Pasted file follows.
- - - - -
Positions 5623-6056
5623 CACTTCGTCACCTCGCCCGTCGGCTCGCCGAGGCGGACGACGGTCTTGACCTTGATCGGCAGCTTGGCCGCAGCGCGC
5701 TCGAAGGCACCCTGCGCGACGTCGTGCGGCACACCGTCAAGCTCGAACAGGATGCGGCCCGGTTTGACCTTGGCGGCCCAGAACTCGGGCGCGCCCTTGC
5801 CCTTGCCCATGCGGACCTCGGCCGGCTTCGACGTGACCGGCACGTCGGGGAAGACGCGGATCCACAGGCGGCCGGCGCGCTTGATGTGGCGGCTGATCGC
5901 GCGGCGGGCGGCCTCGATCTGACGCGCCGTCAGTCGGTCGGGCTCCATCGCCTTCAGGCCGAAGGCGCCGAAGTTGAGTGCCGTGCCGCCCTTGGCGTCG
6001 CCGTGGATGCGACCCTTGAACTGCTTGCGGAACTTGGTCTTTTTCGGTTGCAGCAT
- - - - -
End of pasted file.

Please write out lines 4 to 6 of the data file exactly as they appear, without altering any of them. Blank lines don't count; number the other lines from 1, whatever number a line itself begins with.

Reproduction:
5801 CCTTGCCCATGCGGACCTCGGCCGGCTTCGACGTGACCGGCACGTCGGGGAAGACGCGGATCCACAGGCGGCCGGCGCGCTTGATGTGGCGGCTGATCGC
5901 GCGGCGGGCGGCCTCGATCTGACGCGCCGTCAGTCGGTCGGGCTCCATCGCCTTCAGGCCGAAGGCGCCGAAGTTGAGTGCCGTGCCGCCCTTGGCGTCG
6001 CCGTGGATGCGACCCTTGAACTGCTTGCGGAACTTGGTCTTTTTCGGTTGCAGCAT